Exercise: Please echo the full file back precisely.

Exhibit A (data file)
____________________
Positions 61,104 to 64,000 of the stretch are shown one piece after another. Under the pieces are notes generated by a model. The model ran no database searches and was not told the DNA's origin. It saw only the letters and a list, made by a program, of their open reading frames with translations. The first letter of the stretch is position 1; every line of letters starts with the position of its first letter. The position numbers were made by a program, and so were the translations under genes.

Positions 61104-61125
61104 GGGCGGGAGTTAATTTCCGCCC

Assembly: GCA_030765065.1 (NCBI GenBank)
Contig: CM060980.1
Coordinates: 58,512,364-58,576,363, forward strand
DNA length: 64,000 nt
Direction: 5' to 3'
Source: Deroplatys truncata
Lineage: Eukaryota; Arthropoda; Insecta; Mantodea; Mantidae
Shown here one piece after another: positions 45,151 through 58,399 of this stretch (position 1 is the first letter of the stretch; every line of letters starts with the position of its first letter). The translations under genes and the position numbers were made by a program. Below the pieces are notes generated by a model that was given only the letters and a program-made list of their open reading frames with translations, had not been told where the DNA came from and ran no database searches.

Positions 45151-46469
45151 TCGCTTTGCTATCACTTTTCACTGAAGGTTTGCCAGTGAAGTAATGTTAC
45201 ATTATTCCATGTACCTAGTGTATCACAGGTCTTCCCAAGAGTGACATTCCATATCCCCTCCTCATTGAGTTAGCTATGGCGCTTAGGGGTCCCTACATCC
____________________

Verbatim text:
Positions 61,104 to 64,000 of the stretch are shown one piece after another. Under the pieces are notes generated by a model. The model ran no database searches and was not told the DNA's origin. It saw only the letters and a list, made by a program, of their open reading frames with translations. The first letter of the stretch is position 1; every line of letters starts with the position of its first letter. The position numbers were made by a program, and so were the translations under genes.

Positions 61104-61125
61104 GGGCGGGAGTTAATTTCCGCCC

Assembly: GCA_030765065.1 (NCBI GenBank)
Contig: CM060980.1
Coordinates: 58,512,364-58,576,363, forward strand
DNA length: 64,000 nt
Direction: 5' to 3'
Source: Deroplatys truncata
Lineage: Eukaryota; Arthropoda; Insecta; Mantodea; Mantidae
Shown here one piece after another: positions 45,151 through 58,399 of this stretch (position 1 is the first letter of the stretch; every line of letters starts with the position of its first letter). The translations under genes and the position numbers were made by a program. Below the pieces are notes generated by a model that was given only the letters and a program-made list of their open reading frames with translations, had not been told where the DNA came from and ran no database searches.

Positions 45151-46469
45151 TCGCTTTGCTATCACTTTTCACTGAAGGTTTGCCAGTGAAGTAATGTTAC
45201 ATTATTCCATGTACCTAGTGTATCACAGGTCTTCCCAAGAGTGACATTCCATATCCCCTCCTCATTGAGTTAGCTATGGCGCTTAGGGGTCCCTACATCC